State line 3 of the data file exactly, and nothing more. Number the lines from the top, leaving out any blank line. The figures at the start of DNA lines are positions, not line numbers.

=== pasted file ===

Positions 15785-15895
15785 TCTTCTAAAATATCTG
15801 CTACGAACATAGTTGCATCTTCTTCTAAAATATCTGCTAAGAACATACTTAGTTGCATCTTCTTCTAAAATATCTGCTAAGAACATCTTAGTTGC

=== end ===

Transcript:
15801 CTACGAACATAGTTGCATCTTCTTCTAAAATATCTGCTAAGAACATACTTAGTTGCATCTTCTTCTAAAATATCTGCTAAGAACATCTTAGTTGC